I have been to the Future and I have seen all it’s glory. It took me approximately 15 hours to get to the Future and I had time for a snack in Beijing. Spending a week in the Future really shifts your perspective on things. Like how much you miss the Future once you’re back home again.
This is not the first time that I’ve been to the Future but that doesn’t make it any less of an experience. The Future is of course also full of history. There’s a blend of new and old. Technology mixed with tradition. The Future is filled with bright lights, lots of toys both for kids and adults, everything you can possibly imagine they have it.
Just have a look at the entertainment of the Future:
Brilliant! So you understand why I can’t wait until my next trip…
PS. Top five tips straight from the future:Shibuyafor the nightlife and shopping;Harajukufor more shopping especially second hand; Asakusafor a little bit of tradition and some great food; taking the boat or monorail between Odaiba and Hamarikyu Gardens and experience two very different oases in the city; drag your ass early as hell to theTsukiji fish market.
The show started out ok, became monotone and now it just plain sucks. I’m enduring yet another episode of Gray’s Anatomy and I’m really starting to dislike the show. The resason I’m watching, the reason I have endured so many episodes, lie besides me and even she is starting to realise how crappy the show is or at least has become. For a long time I have not cared about the characters or what’s happening to them. They could all end up like George for all I care.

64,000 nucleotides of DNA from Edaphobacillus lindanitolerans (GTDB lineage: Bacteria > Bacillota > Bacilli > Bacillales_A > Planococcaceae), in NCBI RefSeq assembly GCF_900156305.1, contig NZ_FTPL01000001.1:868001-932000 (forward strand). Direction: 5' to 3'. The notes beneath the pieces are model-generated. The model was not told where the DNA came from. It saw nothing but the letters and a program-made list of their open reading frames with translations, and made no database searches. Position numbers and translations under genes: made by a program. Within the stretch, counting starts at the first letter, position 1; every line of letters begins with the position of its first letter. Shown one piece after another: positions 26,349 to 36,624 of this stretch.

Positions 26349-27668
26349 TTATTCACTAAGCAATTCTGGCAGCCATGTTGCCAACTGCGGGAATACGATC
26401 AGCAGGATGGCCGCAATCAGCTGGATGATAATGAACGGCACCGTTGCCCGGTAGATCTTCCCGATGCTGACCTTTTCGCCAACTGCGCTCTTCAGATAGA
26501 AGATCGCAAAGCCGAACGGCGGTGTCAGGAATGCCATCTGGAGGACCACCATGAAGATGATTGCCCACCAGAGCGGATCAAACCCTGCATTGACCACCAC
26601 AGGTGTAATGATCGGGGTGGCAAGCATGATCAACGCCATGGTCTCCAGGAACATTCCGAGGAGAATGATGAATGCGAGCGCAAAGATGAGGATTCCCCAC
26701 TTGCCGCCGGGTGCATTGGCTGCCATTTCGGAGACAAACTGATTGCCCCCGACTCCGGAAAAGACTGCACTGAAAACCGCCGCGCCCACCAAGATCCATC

A week ago there was a rerun of Fun with Dick and Jane, the 2000s version, and it reminded me of the cyclical nature of the economy. With the one-year anniversary of the Lehman collapse around the corner I had to remind myself that the movie built on scandals of Enron and WorldCom. The beginning of the 2000s was an exciting time to study business and economy. Various crashes and scandals succeed each other and after each one we try and convince ourselves that it won’t happen again – not now when we know that it can happen.
I see this pattern time after time. Real-estate bubbles, Asian Crisis, Baring Bank, DotCom bubbles, Accounting scandals, the Polly Pecks, the Enrons, the WorldComs, the Lehmans, the AIGs, the Parmalats, the Fannie Maes, the Icelands and the Madoffs. How can we criticize efforts to prevent actions that are borderline if not full out fraudulent? I believe that the invisible hand might need a hand sometimes and that Obama’s ideas are genuinely sound. But when I hear that it looks like we made it I get cynical. Well, perhaps Bernanke is right but so what. I’m just curious how we’ll fuck it all up next time.
I’ll finish off with a little quote:
If it moves, tax it. If it keeps moving, regulate it. If it stops moving, subsidize it. And if it dies, nationalize it.
Some would say the glass was half full, some would say half empty, I just wish it was vodka in it. Today started out crappy and just went on being a really crappy Monday. With the little optimism still residing in me I just hope it’s upwards from here.
For some time this place of the web has been too dark and it’s time to turn on the light. Exactly what will be found in this light is hard to say. I cannot at this point say exactly what topics I’ll cover. However, it’ll most certainly be about living a good life whatever that means. Sometimes I might have to air my thought on what’s going on in the world and maybe I’ll cover different web, PR and communication topics.